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Word History and Origins

Origin of me1

First recorded before 900; Middle English me, Old English (dative and accusative singular); cognate with Dutch mij, Old High German mir; akin to Greek emé, Irish “I, me,” Latin mē, Russian menjá
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Word History and Origins

Origin of me1

Old English (dative); compare Dutch, German mir, Latin (accusative), mihi (dative)
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Idioms and Phrases

see dear me ; so help me .
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Example Sentences

This fancy spice pack pairs with four different spirits—vodka, tequila, aquavit, and gin—to ensure the perfect morning pick-me-up.

Tsongas and Rep. Mike Michaud (D-ME) have led the charge for an all-American recruit shoe in Congress.

But instead of a witty pop song, we have yet more woe-is-me-feel-my-pain from an overpaid, over-cosseted celebrity.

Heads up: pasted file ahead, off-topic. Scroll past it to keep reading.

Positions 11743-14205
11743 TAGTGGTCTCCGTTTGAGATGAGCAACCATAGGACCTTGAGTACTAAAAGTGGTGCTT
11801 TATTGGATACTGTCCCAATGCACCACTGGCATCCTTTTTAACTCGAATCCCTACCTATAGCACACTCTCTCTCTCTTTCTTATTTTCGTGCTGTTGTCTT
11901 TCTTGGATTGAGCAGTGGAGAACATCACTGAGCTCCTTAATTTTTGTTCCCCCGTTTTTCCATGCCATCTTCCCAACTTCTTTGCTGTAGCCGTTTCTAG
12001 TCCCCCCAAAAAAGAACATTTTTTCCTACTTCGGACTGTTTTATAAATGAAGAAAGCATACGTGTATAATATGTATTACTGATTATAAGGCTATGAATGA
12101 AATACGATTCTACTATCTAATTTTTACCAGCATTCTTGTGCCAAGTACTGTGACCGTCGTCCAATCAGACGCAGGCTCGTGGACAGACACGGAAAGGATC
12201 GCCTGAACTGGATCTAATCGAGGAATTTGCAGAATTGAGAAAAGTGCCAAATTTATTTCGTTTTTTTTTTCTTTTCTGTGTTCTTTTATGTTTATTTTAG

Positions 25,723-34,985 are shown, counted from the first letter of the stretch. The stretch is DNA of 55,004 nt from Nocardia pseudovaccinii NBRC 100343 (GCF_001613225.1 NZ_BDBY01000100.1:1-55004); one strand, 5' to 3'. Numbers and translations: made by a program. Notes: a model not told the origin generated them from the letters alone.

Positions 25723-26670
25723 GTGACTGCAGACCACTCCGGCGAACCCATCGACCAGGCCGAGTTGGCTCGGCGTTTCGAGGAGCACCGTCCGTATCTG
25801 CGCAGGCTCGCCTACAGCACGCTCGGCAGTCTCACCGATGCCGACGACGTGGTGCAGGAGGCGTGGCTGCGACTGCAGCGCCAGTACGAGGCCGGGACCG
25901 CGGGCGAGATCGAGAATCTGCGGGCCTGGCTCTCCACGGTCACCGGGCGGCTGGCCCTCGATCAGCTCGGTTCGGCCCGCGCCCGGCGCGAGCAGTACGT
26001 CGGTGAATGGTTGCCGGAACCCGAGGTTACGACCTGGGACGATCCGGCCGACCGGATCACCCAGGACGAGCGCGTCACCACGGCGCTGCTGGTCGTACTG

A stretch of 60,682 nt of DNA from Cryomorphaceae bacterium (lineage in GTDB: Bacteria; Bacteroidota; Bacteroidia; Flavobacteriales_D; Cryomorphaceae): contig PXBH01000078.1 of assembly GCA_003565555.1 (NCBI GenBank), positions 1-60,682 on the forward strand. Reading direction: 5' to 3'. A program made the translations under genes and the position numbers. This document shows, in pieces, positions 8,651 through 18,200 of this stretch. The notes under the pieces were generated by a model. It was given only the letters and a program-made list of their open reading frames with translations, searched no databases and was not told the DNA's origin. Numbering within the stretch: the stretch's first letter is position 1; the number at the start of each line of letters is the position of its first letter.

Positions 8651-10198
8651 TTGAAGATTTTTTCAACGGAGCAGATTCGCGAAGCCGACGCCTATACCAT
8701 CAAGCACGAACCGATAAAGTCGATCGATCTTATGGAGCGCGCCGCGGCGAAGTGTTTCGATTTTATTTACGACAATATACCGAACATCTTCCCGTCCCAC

I would rather not say it annoys me because it sounds so aggrieved and me-centered.

Played in reverse that becomes ‘Here’s me/Here I am/What we have lost/I am the messenger of love.

And yet these years spent in cafés and in studios have not turned them out into the world a devil-me-care lot of dreamers.

Great fire at Eastport, Me., by which the larger portion of the business part of the town was destroyed.

Desertion doesn't mean a sea of water between, it means an ocean of self-will and love-me-first between.

For he's the soul of honor, Thyrsis; and he can't help how he feels about me-any more than I can help it.

Her silk parasol, of the blue of a forget-me-not, rested against her knee, and at her breast was a cream-tinted rose.

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Definitions and idiom definitions from Dictionary.com Unabridged, based on the Random House Unabridged Dictionary, © Random House, Inc. 2023

Idioms from The American Heritage® Idioms Dictionary copyright © 2002, 2001, 1995 by Houghton Mifflin Harcourt Publishing Company. Published by Houghton Mifflin Harcourt Publishing Company.